Tip #4: The cable ties on Tubex Tree Tubes are set made so that the tail can be double back and inserted through the notch in the head of the tie. This keeps the ties locked tight, and reduces the risk that curious/hungry/crazy deer will bite and pull on the ties (it happens). For added protection against deer gnawing on the tails of the zip ties, insert the tail of the tie into the tie hole – the the tail of the tie is inside the tube.
Tip #5: (for advanced growers): After doubling the tail of the tie back through the head of the tie, insert the tail into the tube through the tie hole. This makes it impossible for curious/hungry/crazy deer to gnaw on the tie!
When to remove Tree Tubes
It is recommended that tree tubes not be removed until the trees are about 3 inches in diameter at the base.
The most common error made by tree tube users is removing the tree tubes too soon. The job of the tree tube is not complete when the tree pokes that first leaf out the top!
A tree tube serves three vital functions during the establishment of a young tree: 1) Protection and accelerated growth, 2) support, 3) continued bark protection.
When the tree emerges from the tube chances are the stem will not be strong enough to stand on its own. The trunks of trees just emerging from tree tubes are much more stout now than they were in past, thanks to vented tubes and flexible pvc stakes. However, the tree has been focusing on upward growth, and the trunk is still quite thin relative to its height.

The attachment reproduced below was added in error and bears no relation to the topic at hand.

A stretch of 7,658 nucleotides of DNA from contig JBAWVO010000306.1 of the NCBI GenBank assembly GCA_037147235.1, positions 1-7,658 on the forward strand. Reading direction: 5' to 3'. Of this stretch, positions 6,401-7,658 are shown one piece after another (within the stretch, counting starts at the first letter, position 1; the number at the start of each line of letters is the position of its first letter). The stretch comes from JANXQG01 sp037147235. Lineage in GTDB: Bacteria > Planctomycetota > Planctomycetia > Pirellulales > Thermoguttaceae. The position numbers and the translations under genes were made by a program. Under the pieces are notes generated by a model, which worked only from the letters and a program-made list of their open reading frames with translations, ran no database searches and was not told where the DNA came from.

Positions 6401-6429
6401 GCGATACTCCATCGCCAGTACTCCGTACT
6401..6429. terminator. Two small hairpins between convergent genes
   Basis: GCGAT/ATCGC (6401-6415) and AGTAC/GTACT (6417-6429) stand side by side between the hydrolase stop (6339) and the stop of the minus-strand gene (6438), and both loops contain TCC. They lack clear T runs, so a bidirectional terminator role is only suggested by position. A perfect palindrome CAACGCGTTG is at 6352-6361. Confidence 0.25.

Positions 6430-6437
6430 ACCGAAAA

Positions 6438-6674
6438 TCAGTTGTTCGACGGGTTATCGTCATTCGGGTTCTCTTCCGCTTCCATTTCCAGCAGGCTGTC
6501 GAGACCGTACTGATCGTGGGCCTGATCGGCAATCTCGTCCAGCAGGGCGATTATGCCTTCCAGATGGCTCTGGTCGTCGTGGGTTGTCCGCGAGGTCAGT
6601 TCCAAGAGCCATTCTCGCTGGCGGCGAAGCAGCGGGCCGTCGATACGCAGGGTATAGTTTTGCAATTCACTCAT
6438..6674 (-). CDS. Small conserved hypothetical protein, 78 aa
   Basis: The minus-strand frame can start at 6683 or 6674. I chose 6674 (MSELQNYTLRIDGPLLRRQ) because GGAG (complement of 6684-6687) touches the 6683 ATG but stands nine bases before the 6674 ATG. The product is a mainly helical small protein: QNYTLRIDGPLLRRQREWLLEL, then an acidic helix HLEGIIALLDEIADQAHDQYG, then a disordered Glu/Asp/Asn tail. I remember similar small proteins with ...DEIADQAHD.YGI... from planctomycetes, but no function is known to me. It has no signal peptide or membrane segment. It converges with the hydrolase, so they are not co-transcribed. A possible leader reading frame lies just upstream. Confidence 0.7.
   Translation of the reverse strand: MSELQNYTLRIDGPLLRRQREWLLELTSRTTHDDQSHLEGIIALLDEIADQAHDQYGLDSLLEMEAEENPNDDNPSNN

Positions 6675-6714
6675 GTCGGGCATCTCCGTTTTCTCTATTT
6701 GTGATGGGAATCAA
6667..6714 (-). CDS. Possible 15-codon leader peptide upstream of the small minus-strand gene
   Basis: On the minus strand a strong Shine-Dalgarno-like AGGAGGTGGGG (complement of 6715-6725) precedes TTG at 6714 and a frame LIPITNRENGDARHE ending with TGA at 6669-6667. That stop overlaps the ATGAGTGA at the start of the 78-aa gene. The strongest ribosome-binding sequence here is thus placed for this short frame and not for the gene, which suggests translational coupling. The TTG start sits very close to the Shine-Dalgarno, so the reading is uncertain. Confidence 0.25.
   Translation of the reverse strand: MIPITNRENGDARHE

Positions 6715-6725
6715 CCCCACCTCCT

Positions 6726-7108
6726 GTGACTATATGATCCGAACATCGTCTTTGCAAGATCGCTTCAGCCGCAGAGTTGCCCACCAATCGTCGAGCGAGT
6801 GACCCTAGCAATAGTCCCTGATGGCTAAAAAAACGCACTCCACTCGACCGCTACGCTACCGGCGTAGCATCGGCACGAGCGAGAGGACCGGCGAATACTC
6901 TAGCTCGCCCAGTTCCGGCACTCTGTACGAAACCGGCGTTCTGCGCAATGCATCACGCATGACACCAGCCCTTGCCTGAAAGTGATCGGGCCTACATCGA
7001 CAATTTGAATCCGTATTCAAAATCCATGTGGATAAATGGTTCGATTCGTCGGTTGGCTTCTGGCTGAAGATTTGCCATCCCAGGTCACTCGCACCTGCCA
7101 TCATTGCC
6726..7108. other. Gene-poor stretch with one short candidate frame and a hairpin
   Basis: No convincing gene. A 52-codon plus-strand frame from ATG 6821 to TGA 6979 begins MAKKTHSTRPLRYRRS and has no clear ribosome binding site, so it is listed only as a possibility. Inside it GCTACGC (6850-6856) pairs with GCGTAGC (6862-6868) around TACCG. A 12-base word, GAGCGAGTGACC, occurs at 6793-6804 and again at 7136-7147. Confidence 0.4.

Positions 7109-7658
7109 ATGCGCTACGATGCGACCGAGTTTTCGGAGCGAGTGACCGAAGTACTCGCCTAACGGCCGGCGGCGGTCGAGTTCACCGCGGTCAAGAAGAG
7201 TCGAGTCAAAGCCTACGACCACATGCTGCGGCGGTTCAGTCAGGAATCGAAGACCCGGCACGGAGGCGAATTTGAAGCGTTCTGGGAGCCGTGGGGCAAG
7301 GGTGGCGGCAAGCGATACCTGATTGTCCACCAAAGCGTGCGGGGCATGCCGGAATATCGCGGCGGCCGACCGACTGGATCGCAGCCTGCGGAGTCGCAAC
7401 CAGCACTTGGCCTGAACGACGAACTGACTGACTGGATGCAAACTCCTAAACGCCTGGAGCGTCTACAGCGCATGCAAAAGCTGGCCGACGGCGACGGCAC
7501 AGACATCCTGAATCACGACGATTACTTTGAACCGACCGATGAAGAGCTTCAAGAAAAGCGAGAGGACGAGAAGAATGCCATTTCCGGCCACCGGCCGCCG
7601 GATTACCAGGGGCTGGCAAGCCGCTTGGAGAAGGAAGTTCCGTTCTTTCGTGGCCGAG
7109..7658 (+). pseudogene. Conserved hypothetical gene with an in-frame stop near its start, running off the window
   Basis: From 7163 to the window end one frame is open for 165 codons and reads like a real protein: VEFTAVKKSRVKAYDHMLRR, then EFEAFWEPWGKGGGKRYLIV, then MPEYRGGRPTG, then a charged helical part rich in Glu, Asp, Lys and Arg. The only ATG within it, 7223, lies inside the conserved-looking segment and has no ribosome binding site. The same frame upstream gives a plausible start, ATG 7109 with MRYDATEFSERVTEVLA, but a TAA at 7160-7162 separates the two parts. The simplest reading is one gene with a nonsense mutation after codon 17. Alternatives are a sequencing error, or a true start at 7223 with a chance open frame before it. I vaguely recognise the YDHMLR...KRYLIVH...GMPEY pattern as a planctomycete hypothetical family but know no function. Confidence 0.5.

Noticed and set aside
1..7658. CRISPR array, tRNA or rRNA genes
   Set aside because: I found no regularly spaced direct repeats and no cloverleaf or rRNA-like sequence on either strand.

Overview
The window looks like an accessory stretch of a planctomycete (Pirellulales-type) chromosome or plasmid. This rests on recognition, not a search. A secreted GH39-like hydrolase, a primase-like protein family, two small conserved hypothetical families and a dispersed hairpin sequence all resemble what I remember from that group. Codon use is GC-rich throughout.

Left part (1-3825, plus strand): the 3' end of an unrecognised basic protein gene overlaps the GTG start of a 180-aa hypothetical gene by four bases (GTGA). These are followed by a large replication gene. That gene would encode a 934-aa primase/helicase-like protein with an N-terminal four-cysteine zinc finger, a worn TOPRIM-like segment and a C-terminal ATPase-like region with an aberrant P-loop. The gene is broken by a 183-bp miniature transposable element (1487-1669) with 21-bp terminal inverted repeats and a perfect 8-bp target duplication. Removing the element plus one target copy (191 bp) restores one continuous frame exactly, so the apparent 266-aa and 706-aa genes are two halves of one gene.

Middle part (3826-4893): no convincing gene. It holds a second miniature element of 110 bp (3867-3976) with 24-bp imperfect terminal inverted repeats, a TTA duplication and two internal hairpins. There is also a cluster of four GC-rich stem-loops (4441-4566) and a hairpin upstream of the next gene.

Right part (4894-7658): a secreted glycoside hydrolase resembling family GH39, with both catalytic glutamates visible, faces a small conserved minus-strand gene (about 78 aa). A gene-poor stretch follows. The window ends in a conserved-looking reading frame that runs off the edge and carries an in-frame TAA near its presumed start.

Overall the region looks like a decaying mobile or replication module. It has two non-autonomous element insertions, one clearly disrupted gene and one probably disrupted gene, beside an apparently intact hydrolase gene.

So the second function of the tree tube is to support the trunk after the tree emerges from the tube, until it become thick and strong enough to stand on its own.
Even after the tree is self supporting the tree tube continues to provide the benefit of bark protection. Bucks love to rub their antlers against springy, whippy young trees, scraping the bark and sometimes snapping the tree off completely. Rodents gnaw on the bark of young trees, sometimes girdling them completely. Tree tubes protect the bark of your valuable young trees until the bark has a chance to thicken up and serves its role as the tree’s armor.
So, again: We recommend that you leave the tree tubes on until the trees are 3 inches in diameter at the base.
“Can I re-use tree tubes?”
This is a common question we get all the time, and it’s natural given the fact that we all want to establish as many trees as we can within a limited planting budget. The answer is yes, you can – but you have to way the risks and rewards.
There are two ways to re-use tree tubes.
1) Remove the tree tube right after the tree emerges. Tie the tree to the stake for support.
Since trees typically emerge from tree tubes in the first or second growing season and tree tubes typically last about 8 years, in theory this method would allow you to use each tube about 4 times.
Risks: This method exposes the tree to danger from buck rub and rodents for an extended period of time. Also, staking trees can cause deformities and long term health problems if not done properly.
2) After the tree emerges wait at least one year until the tree is self supporting and the remove the tube.
This method allows you to use each tree tube twice. However it has the the advantages of a) exposing the tender young bark to danger for a shorter period of time and b) eliminating the need to stake the tree – thus avoiding the potential problems that result from staking and allowing you to re-use both the tube and the stake.